The Bottom Line
It's like an interactive Robin Hood or Ivanhoe adventure. Semi-historical, romanticized violence. Personally I still enjoy it and I think the DOS version is better despite inferior graphics and sound.

DOS · by Andrew Fisher (695) · 2018

Probably inferior to the later PC version, despite superior graphics and sound

The Good
Well the artwork gives a lot of romanticism to the game (despite how the box art might make the game appear). I think the game would have particular meaning to British gamers or those with British roots. Seeing the familiar British counties with the same names, but in a much different time, populated by major settlers, the Saxons and Normans. I see the game as semi-historical and semi-educational. Though I think all the characters are fictional, many of them created by British author Walter Scott (people can debate the existence of Robin Hood). Though the game does have a sort of "magical" feel to it, there isn't any magic or divine intervention in the game, which I think further helps the game feel historical and educational.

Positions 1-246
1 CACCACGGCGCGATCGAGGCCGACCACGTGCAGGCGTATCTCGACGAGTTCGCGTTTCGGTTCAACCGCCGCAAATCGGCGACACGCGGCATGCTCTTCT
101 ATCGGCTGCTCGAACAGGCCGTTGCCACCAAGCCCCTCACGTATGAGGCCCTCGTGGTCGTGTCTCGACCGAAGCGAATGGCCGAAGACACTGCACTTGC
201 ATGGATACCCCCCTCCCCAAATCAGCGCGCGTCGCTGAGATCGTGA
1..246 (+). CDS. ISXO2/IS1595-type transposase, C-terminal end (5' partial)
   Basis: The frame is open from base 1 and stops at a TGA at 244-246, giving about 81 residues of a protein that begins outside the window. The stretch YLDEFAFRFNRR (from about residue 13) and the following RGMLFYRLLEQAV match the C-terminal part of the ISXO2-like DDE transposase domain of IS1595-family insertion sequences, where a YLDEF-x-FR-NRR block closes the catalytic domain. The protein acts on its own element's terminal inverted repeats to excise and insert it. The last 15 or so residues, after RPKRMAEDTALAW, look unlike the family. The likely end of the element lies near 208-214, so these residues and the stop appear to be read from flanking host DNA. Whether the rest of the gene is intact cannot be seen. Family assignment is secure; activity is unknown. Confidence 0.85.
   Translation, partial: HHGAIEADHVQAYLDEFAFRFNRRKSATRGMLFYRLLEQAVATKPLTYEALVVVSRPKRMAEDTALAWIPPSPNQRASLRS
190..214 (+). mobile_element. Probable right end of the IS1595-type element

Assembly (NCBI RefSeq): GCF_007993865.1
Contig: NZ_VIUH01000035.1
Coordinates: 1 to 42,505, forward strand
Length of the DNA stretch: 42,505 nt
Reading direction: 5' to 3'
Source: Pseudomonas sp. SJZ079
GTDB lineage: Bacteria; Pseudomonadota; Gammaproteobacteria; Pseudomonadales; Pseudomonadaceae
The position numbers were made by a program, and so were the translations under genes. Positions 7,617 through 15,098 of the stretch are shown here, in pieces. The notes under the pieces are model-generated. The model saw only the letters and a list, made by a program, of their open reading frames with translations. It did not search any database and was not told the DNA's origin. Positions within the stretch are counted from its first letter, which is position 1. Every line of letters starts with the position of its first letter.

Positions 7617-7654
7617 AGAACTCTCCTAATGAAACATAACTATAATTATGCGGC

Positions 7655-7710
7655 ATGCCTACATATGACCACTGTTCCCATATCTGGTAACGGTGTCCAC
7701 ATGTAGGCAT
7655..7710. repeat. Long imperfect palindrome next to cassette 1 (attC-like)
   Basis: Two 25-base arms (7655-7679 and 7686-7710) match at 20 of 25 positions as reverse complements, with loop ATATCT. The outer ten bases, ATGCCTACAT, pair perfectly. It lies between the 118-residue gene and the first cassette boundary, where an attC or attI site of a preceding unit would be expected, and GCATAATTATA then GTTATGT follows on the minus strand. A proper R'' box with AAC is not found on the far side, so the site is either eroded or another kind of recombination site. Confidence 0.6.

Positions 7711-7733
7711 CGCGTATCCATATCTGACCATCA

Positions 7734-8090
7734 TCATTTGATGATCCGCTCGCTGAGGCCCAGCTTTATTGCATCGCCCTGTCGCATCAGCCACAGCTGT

Some complain that the game is too short and it certainly is quite short, but it does take a lot of effort to not get conquered by the enemy and I'd also say that the game is perfectly replayable. It's of course quite non-linear and random, something that I don't necessarily like, but I think it certainly helps this game.

The Bad